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Democratic volunteer Gil Parr, right, with Wisconsin state assembly candidate Melissa Lemke, says Wisconsin is 'union-type' state and will stay in Obama's win column. (Andrew Davidson/CBC)

Although the Republicans won that battle, both sides now say they have emerged from the bitter struggle holding the advantage in the event of a few electoral college scenarios that put Wisconsin as the potential deciding state.

"The thing that wins elections in Wisconsin is voter intensity and enthusiasm," Wisconsin Romney campaign spokesman Ben Sparks told CBCNews.ca on Monday. "We're feeling pretty good right now."

Thanks to the recall attempt, Sparks said, Romney can rely on "the largest, most comprehensive grassroots organization that Republicans have ever had in Wisconsin."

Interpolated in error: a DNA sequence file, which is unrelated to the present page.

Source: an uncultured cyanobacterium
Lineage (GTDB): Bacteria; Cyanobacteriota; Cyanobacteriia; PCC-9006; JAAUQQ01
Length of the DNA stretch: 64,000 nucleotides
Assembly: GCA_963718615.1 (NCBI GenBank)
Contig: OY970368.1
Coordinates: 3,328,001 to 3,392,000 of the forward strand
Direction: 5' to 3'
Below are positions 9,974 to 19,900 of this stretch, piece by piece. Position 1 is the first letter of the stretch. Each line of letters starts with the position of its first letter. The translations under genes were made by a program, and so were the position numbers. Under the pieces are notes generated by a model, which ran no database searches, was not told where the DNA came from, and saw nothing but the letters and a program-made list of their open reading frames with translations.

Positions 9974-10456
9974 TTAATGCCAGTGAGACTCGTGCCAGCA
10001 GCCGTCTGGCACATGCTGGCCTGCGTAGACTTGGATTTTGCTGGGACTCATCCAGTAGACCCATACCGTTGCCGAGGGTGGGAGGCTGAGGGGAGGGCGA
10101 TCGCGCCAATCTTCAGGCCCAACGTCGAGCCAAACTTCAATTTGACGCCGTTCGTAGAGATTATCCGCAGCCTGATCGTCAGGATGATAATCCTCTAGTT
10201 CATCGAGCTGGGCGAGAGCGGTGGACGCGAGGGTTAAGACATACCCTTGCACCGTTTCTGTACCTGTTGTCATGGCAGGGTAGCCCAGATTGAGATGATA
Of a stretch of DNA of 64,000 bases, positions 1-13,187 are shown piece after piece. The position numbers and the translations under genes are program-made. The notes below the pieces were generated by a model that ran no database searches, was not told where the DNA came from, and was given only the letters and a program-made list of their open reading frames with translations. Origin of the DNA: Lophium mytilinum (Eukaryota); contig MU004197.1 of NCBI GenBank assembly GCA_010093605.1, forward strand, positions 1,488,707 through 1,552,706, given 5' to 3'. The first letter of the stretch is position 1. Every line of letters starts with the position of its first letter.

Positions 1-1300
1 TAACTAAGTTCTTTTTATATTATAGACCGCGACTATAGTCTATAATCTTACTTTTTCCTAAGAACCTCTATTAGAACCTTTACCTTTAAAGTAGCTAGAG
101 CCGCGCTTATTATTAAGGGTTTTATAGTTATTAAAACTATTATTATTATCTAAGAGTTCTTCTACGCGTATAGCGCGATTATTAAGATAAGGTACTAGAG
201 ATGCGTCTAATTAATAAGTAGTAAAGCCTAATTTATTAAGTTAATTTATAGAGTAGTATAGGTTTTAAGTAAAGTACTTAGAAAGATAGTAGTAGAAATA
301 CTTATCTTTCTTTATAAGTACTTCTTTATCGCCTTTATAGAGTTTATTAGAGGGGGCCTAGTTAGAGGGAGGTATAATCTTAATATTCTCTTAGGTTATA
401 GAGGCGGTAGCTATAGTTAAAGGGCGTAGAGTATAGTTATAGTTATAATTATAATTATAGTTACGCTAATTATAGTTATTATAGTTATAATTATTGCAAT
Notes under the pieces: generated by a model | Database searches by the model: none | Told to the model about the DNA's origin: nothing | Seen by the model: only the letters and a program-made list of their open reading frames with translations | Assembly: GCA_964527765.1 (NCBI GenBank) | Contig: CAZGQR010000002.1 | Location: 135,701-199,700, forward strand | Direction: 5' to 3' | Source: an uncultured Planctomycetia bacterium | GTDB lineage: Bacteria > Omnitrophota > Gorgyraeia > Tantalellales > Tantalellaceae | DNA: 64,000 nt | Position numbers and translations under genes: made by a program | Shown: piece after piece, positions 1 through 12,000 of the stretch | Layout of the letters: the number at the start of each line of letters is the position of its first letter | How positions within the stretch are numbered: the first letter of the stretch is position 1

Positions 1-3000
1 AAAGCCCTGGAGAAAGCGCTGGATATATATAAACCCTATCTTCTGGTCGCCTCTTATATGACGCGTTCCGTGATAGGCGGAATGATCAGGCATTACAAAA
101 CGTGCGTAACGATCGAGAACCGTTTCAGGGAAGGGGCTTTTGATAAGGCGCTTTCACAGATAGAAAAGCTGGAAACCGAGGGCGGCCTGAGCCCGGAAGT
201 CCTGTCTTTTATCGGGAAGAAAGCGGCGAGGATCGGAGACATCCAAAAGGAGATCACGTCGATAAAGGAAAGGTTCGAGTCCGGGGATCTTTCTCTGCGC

But Gil Parr, another lifelong Democrat volunteering at the Obama campaign's Racine office, said Walker's anti-union moves have galvanized an opposition whose members will head to the polls fired up to support Obama.

"If I wanted anybody to decide this vote, I'd want Wisconsin," Parr said. "It's a union-type state, it's a middle-class state and I'm sure they're going to go Democratic."

Florida and Virginia

The tight polls and testy election climate in Florida have observers again speculating about a repeat of the 2000 debacle of determining the state's current 29 electoral votes.